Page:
Is Your Cat Going to the Bathroom Too Much?

posted: 05/15/12
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Is Your Cat Going to the Bathroom Too Much?
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Picture this: While spending your entire Sunday watching reality TV show marathons, you can't help but notice how many times your cat has sauntered past you on her way to the bathroom. As you hear the scratching from her litter box, you try to recall if this is the fourth of fifth time today that she's been in there. You ask yourself if you should be concerned, or just go back to channel surfing.

The answer is it depends. Chuck Miller, D.V.M. and owner of Triangle Veterinarian Hospital in Durham, N.C., says that the average cat will urinate two to three times a day and poop once a day (or less, in some cases). Typically, young kittens go more frequently -- often every time they eat -- but this frequency usually decreases as they get older. According to Barbara L. Sherman, D.V.M. and director of Animal Behavior Service at North Carolina State University's College of Veterinary Medicine in Raleigh, the amount of urine your cat produces depends on the amount of water she consumes, both at the water bowl and in moist (canned) cat food. Cats that eat dry food tend to visit the litter box less often than those that eat wet food.

So, how can you tell if your cat is "normal"? Miller advises pet owners to monitor their kitties' habits over several days to see what their routines are. Also, keep up with your cleaning. Most owners who clean litter boxes regularly are able to spot an increase in the number of "clumps" they are scooping from the litter box.

When you do become more knowledgeable about your cat's litter box habits, and you notice that she's taking more trips than usual, it's time to start paying attention to some other changes, too. Miller suggests focusing on changes in the color or consistency of urine or feces. For example, if there's blood in the urine, that's a sign you should consult a professional.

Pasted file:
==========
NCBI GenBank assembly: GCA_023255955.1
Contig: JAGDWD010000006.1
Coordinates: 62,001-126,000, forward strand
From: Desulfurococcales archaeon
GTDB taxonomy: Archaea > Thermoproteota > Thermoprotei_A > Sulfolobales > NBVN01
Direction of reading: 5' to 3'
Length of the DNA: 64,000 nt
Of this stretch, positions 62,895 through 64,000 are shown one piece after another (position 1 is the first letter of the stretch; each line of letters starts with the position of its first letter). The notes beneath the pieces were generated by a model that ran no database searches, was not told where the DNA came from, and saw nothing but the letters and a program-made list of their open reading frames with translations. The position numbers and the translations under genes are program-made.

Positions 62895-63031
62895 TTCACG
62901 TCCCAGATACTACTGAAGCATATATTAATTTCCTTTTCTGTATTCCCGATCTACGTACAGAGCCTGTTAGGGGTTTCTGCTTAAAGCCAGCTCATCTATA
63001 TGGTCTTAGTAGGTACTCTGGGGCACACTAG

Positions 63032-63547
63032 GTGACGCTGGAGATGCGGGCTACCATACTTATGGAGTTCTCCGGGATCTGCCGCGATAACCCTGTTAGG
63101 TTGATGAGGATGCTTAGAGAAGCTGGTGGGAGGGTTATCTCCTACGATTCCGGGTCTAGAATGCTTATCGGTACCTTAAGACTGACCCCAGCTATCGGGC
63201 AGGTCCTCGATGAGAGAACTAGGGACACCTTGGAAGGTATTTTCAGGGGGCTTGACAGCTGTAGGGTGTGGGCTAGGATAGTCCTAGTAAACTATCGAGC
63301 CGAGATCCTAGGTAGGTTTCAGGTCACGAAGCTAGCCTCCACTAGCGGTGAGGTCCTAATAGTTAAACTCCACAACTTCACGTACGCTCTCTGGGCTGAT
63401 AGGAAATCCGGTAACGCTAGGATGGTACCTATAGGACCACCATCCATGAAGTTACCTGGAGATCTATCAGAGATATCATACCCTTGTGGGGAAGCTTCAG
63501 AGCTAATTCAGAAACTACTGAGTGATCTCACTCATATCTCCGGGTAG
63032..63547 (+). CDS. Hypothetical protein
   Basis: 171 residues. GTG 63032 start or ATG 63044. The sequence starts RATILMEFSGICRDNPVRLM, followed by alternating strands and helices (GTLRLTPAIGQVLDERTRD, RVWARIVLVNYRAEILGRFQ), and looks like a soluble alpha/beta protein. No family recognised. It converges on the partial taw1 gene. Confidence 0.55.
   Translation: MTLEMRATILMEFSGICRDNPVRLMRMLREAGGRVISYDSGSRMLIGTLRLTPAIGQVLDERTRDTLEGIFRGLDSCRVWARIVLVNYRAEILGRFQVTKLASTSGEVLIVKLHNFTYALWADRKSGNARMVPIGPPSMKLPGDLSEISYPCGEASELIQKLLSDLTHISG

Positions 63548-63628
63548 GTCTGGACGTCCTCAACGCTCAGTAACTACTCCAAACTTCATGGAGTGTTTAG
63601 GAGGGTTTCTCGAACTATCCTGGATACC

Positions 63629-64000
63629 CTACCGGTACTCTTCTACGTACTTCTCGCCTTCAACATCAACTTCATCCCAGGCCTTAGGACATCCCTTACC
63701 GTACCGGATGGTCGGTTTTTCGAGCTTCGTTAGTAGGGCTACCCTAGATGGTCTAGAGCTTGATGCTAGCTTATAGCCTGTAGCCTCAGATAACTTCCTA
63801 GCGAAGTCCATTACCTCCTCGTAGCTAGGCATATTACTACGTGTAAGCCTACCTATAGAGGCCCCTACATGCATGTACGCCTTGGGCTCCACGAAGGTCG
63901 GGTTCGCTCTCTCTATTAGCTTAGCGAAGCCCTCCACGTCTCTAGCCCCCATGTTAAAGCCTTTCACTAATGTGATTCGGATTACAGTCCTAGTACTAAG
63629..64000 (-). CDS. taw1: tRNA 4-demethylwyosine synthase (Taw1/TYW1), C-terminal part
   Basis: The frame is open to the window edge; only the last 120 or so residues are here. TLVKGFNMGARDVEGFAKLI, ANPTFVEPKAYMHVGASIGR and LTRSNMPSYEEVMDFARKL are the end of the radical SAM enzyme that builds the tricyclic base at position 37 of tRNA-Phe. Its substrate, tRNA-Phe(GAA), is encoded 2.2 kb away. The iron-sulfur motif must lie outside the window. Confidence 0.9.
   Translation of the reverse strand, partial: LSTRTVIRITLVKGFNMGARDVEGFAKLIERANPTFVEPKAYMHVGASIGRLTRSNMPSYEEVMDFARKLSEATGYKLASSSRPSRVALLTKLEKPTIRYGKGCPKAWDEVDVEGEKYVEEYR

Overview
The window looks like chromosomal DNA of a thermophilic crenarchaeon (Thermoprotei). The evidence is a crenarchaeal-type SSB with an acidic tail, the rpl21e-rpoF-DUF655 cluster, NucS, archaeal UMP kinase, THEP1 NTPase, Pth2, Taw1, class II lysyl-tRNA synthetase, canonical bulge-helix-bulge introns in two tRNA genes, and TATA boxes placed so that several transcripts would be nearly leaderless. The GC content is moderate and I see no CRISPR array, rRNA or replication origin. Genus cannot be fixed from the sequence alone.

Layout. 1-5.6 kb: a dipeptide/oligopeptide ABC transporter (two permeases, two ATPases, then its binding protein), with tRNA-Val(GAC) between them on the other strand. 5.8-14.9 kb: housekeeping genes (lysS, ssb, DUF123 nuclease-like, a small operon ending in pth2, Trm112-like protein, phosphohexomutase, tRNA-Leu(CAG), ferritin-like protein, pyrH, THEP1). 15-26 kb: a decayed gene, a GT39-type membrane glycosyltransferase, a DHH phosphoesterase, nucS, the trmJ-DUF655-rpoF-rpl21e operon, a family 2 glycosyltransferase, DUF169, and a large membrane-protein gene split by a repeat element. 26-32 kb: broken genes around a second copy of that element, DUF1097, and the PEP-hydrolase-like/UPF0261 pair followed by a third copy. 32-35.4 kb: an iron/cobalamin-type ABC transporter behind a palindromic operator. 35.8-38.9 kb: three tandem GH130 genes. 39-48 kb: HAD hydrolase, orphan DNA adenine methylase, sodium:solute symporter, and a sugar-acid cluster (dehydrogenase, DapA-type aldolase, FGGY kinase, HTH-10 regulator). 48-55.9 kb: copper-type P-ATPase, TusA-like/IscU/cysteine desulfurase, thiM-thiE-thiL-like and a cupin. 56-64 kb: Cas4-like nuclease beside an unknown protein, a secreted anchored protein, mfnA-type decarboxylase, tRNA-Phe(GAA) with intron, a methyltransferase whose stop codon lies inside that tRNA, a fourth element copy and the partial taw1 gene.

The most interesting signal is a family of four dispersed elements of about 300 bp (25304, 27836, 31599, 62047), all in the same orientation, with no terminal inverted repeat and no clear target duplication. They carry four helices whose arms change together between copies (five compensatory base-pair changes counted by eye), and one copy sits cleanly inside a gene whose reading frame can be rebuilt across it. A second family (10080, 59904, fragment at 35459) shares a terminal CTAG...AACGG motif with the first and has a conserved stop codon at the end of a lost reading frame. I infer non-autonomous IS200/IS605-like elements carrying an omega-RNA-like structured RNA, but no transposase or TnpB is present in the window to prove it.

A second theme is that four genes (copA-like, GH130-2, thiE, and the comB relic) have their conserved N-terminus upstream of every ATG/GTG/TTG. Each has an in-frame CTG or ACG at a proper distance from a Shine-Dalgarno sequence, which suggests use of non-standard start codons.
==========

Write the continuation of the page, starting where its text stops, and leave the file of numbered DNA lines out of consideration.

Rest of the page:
In some cases, changes in litter box habits can be an indication of medical conditions, food allergies or hypersensitivities. According to Margaret Gruen, D.V.M. and clinical assistant professor at N.C. State University's Animal Welfare, Ethics and Public Policy Program in Raleigh, more frequent bathroom trips in particular can indicate a metabolic disorder, kidney dysfunction or a urinary tract infection. It could also point to bladder stones, crystals or a gastrointestinal tract disorder. If you think your cat could be at risk of any of these conditions, it's definitely worth at least a phone call to your vet.


Gruen, Margaret, D.V.M. Clinical assistant professor, North Carolina State University Animal Welfare, Ethics and Public Policy Program, Raleigh, N.C. Personal interview; conducted March 14, 2011.

McCaw, Michael C., D.V.M. Veazie Veterinary Clinic, Veazie, Maine. Personal interview; conducted March 16, 2011.

Miller, Chuck, D.V.M. Triangle Veterinarian Hospital, Durham, N.C. Personal Interview; conducted March 15, 2011.

Sherman, Barbara L., D.V.M. Director of Animal Behavior Service at North Carolina State University College of Veterinary Medicine, Raleigh, N.C. Personal interview; conducted March 14, 2011.

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